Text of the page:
Cocktail trend of the moment: sangria old and new

Most summer drinks are quick, easy, and straightforward: beer, gin & tonic, spiked watermelon, you get the idea. Sangria, though popular, is a different kind of beast. Strictly speaking, it is neither wine nor cocktail but a hybrid (technically a punch, though also referred to as a "winetail" by some libation geeks). The recipe has always been purposefully vague, even sloppy: Use what you have. This makes it very adaptable and forgiving. But never simple. Proportion is the name of the game and everyone's palate is different.

Usually, there's nothing more than cheap red wine, brandy, sugar, chopped fruit, and a little club soda or ginger ale. Bartenders in recent years, however, have rediscovered and reinvented the drink. They're swapping out everything imaginable, losing the brandy, the sugar, and sometimes even the wine.

New versions of sangria from around the country play with three key elements: the wine, the spices, and the supporting cast of liqueurs.

Eben Freeman, the master mixologist at Tailor restaurant in New York , sticks to the classic recipe but adds orange liqueur (such as Triple Sec) and lemon juice. He recommends using a light Spanish red, like a Rioja, and Spanish brandy to keep in all from the same country. And he believes the added sugar is optional. You can view his "How to Make Sangria" video, and related recipe in the cocktail database at Creative types can also play with Chambord , which will darken the drink. Or Limoncello, which will not.

In San Francisco, Duggan McDonnell of Cantina makes sangria shots, Caribbean style. His cocktail recipe features hibiscus syrup, a traditional Barbados spirit called falernum (flavored with lime, cloves, and almonds), and Jamaican black rum, in addition to red wine. Spice fans can also add chopped mint, dill (as a garnish), and/or cinnamon sticks, perhaps for use as a stirrer. Depends on what you like, as always.

"White sangria" functions as the natural counterpoint to red sangria. Like white wine in general, the flavors are less berry and more apple/peach. Vermillion, in Chicago , offers a Latin-Indian variation called the Herbed White Sangria made with white wine (fruity Chenin Blanc or Gewürztraminer), brandy, Cointreau, mint, lemongrass, tamarind and passionfruit juices, mandarin syrup, ginger water, and lychees. To make a less exotic, scaled-down version at home, you can try pairing sparkling wine, Cointreau, orange juice, apple juice, slices of fruit (nectarine, paech, orange, pear, apple), and a dash of club soda.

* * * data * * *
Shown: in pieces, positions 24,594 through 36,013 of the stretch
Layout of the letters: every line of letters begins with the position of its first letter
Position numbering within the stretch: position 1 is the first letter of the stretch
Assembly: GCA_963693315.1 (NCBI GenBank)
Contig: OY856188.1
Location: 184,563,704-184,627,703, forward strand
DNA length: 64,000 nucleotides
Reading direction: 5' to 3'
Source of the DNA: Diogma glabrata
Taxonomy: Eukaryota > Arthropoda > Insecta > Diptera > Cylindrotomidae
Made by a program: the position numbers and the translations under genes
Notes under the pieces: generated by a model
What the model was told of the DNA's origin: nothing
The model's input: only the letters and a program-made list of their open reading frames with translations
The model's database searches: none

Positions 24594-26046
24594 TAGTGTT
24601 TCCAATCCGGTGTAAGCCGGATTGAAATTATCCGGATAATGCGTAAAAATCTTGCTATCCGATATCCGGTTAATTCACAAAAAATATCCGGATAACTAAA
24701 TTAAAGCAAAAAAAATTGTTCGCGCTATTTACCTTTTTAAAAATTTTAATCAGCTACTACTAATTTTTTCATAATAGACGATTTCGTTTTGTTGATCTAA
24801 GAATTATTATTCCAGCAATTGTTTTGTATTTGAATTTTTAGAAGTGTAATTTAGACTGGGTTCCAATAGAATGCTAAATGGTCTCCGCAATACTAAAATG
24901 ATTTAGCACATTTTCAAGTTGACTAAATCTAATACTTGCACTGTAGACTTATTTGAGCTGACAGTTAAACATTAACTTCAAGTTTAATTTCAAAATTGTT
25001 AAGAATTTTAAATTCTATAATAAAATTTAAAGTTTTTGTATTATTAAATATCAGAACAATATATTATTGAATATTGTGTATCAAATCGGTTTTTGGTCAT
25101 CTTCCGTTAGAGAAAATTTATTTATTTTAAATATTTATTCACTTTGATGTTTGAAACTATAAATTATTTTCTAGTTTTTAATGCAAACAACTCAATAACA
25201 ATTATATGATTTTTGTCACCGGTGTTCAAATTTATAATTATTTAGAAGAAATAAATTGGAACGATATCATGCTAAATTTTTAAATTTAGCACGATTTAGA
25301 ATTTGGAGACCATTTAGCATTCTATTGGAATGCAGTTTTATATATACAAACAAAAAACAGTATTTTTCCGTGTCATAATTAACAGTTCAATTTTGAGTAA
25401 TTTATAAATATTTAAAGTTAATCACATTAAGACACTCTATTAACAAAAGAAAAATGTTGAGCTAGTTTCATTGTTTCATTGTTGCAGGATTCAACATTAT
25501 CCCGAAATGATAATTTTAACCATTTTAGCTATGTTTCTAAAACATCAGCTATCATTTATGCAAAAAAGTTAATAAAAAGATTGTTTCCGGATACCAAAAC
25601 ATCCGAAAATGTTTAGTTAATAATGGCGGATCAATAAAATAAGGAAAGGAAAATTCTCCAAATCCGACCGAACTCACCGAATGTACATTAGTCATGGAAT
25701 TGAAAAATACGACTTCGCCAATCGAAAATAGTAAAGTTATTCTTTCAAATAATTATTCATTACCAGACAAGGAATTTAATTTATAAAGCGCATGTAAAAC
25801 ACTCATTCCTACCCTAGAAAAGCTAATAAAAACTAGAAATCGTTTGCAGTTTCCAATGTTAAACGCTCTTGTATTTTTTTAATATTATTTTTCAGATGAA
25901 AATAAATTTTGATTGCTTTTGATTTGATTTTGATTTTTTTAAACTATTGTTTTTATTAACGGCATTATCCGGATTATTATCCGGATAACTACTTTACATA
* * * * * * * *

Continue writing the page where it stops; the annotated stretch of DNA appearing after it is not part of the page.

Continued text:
At Boqueria, a tapas restaurant in New York 's Chelsea region, the cocktail list includes an odd signature drink, the beer sangria. They combine Corona, lemon juice, pear puree and Triple Sec; pour the mixture over ice; and garnish it with fresh summer fruits (most people use slices of orange, apple, and lemon though you could add cherries or grapes too). The beer-based libation is yellow (not red), pairs nicely with grilled meats, and should appeal to brew fans more than wine snobs. It's probably best served in a pitcher, rather than by the glass, if only so you can have seconds and thirds without needing to make a new batch every time.

For 26 more sangria recipes, check out the cocktail collection.

James Oliver Cury is the executive editor of and former editor of Time Out New York 's Eat Out section. He is a member of the James Beard Restaurant and Chef Awards Committee and has been a judge at the Culinary Institute of America, the Jack Daniels World Barbecue Championship, and the Food Network's Iron Chef show. When he's not stuffing his face, Cury tries to make sense of pop culture. He's written for dozens of magazines, including Esquire, Playboy, Details, Entertainment Weekly, Maxim, Men's Journal, SPIN, Glamour , US Magazine, Food & Wine, and Every Day with Rachael Ray. His book, The Playboy Guide to Bachelor Parties (Simon & Schuster), came out in 2003.


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